Other Names for This Gene

The SMARCB1 gene is also known by other names:

  • SNF5 gene
  • INI1 gene

These names are often used interchangeably to refer to the same gene.

The SMARCB1 gene is associated with a number of conditions and tumor types:

  • Schwannomatosis
  • Coffin-Siris syndrome
  • Rhabdoid tumor predisposition syndrome 1
  • Cancer predisposition syndrome

In addition to these conditions, research has shown that changes in the SMARCB1 gene can also contribute to the development of other cancers, such as:

  • Central nervous system tumors
  • Malignant rhabdoid tumors
  • Cancerous growths in the kidney
See also  ERCC3 gene

Testing for changes in the SMARCB1 gene can be done through genetic tests. These tests can provide important information about an individual’s risk for developing certain diseases or conditions associated with changes in this gene.

For additional information on the SMARCB1 gene and related conditions, you can refer to the following resources:

  • Online Mendelian Inheritance in Man (OMIM): This database provides detailed information on genes and genetic disorders. The SMARCB1 gene is listed with the OMIM ID number 601607.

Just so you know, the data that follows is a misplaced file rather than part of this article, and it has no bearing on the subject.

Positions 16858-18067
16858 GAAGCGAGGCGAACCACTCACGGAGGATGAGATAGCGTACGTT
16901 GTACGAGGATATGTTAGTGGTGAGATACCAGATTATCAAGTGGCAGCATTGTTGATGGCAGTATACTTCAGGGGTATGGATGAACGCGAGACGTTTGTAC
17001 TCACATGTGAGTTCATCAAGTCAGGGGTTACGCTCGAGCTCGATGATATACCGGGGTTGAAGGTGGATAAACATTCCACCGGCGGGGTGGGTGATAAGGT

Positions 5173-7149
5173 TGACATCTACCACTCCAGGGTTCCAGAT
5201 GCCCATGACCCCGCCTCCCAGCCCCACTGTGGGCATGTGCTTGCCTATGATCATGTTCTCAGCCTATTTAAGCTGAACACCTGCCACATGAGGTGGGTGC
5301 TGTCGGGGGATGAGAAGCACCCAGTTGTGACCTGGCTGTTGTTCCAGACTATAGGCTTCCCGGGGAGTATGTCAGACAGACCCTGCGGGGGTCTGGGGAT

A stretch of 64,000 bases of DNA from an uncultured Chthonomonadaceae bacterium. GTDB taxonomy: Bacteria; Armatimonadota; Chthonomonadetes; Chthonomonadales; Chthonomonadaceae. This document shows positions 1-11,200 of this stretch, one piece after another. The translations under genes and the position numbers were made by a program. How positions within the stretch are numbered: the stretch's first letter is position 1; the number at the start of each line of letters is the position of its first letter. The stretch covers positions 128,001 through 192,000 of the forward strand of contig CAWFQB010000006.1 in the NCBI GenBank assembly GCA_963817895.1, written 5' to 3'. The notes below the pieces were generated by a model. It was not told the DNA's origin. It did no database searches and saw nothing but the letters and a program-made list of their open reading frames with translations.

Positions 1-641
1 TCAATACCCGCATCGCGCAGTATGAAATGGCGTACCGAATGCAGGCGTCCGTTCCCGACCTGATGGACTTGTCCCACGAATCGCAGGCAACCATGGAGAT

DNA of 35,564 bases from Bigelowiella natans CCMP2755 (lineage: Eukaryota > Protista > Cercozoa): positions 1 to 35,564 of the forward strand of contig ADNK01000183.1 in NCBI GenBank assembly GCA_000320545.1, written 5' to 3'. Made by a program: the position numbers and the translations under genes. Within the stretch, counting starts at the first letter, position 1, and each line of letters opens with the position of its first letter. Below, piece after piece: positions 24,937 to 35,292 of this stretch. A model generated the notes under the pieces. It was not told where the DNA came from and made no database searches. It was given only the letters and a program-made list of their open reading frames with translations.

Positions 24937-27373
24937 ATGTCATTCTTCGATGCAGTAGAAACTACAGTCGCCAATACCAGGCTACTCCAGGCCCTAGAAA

• PubMed: This scientific database contains numerous articles and references on the SMARCB1 gene and its association with various diseases and conditions.
  • The Cancer Genetics Registry: This registry catalogues genetic changes associated with cancer and provides resources for testing and information on genetic counseling.

Through these resources, individuals and healthcare professionals can access valuable information on the SMARCB1 gene and its role in health and disease.

Additional Information Resources

Here are some additional resources where you can find more information about the SMARCB1 gene: